According to the embodiment of FIGS. 3 and 4, those vertical lateral walls of the casing which comprise zero insertion force connectors 41 as slides for mother boards 43 consist of printed circuit boards 33 (hereinafter called "grandmother boards"), the contact members of connectors 41 being permanently connected to the printed circuits of said grandmother boards 33. Depending on the height of the casing, each vertical lateral wall of the casing may consist either of one grandmother board 33, or of at least two grandmother boards which are superimposed and electrically connected to each other.
Uprights 40 are provided with securing holes 34 which are spaced a constant distance or "modulus" apart, along the height of these uprights, and each grandmother board 33 is provided with securing holes 35 vertically spaced apart a length equal to this "modulus" or to a multiple thereof, a pin 36 being inserted in each pair of registering holes 34, 35.
The cabinet thus comprises three sets of printed circuit boards:
(1) two vertical grandmother boards 33 provided with printed circuits 37 for making connections between at least two mother boards 43;
(2) two or generally more than two horizontal mother boards 43, provided with printed circuits (in general on both sides) for making connections between at least two daughter boards 48;
(3) a plurality of vertical daughter boards 48, parallel to grandmother boards 33, which daughter boards carry the conventional electric and electronic components (capacitors, resistors, transistors, etc.) on either or both sides.
It is not excluded however that mother boards 43 and grandmother boards 33 also carry some components nor that some daughter boards 48 carry (on either or both sides) connecting printed circuits such as circuits 39, as a complement or a substitute to electric or electronic components.
According to the embodiment of FIGS. 3 and 4, it is possible to make in advance all the electrical connections, during the production of the various printed circuit boards 33, 43, 48 by using conventional techniques. There is no difficulty in attaching connectors 41 and 45 respectively to boards 33 and 43 and in piercing holes 35 in boards 33.
As these printed circuit boards and the frame 31, 40 of the cabinet are supplied to the assemblers, they have only to proceed as follows:
fixing the grandmother boards 33 to the frame;
inserting mother boards 43 in connector-slides 45 and closing the contact members of said connector-slides;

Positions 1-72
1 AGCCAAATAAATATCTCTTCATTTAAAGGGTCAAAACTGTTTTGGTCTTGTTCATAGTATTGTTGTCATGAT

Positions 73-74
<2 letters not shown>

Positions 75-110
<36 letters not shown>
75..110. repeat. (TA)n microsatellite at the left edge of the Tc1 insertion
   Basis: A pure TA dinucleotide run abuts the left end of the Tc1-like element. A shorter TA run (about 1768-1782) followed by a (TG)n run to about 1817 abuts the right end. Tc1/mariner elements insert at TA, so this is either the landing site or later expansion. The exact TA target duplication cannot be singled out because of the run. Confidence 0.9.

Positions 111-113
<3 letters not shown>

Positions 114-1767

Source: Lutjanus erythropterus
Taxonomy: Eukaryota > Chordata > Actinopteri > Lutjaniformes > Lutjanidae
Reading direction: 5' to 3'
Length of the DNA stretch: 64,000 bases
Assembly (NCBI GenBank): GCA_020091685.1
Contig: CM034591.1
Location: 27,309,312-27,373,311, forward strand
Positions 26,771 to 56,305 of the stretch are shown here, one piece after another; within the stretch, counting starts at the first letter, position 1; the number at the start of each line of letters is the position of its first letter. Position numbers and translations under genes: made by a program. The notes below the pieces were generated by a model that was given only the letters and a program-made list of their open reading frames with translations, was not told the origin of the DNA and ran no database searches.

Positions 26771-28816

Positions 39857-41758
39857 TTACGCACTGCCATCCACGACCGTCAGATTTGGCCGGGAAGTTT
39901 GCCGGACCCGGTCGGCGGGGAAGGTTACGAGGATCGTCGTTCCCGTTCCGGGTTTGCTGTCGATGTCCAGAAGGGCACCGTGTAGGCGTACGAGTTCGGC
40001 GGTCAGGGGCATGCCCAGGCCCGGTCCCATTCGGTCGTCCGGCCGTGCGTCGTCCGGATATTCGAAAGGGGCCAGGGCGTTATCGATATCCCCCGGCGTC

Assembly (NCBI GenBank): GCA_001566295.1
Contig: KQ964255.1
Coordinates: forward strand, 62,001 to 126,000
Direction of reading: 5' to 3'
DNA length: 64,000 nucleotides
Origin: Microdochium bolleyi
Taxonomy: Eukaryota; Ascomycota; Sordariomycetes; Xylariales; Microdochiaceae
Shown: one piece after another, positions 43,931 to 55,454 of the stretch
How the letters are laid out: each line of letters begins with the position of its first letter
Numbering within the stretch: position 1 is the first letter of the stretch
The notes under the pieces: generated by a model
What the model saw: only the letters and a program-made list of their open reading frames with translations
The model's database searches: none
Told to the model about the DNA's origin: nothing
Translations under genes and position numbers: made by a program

connecting feed conductors 52 to one or several connectors 51 provided at the lower portion of grandmother boards 33, these connectors 51 being plain connectors or zero insertion force connectors.
Because of the great number of electrical connections which may be made between the various levels of the cabinet through the printed circuits 37, 39 of grandmother boards 33 and daughter boards 48, simple printed circuit boards can be used instead of, as usual, multilayer boards which are very expensive.
On the other hand the present invention allows:
to dispense with the drawers or baskets of conventional cabinets;
to shorten the electrical path between the various circuits, which is particularly significant for application to computers where the traveling times of electrical pulses are to be taken into account;
to dispense with all the wiring operations proper and consequently to prevent any mistakes being made during such operations;
to permit of changing connections after assembling, either by substituting a modified board to one of boards 33, 43 or by cancelling a printed connection, in particular one of the printed connections 37a of a grandmother board 33, and replacing it by a conductor wire 53 which is subsequently soldered to circuits of the board.
Although the present invention has been illustrated and described in connection with a few selected example embodiments, it will be understood that these are illustrative of the invention and are by no means restrictive thereof. It is reasonably to be assumed that those skilled in this art can make numerous revisions and adaptations of the invention and it is intended that such revisions and adaptations will be included within the scope of the following claims as equivalents of the invention.
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|U.S. Classification||361/727, 361/802|
|International Classification||H05K1/14, H05K7/14|
|Cooperative Classification||H05K7/1424, H05K1/14|
|European Classification||H05K7/14F5, H05K1/14|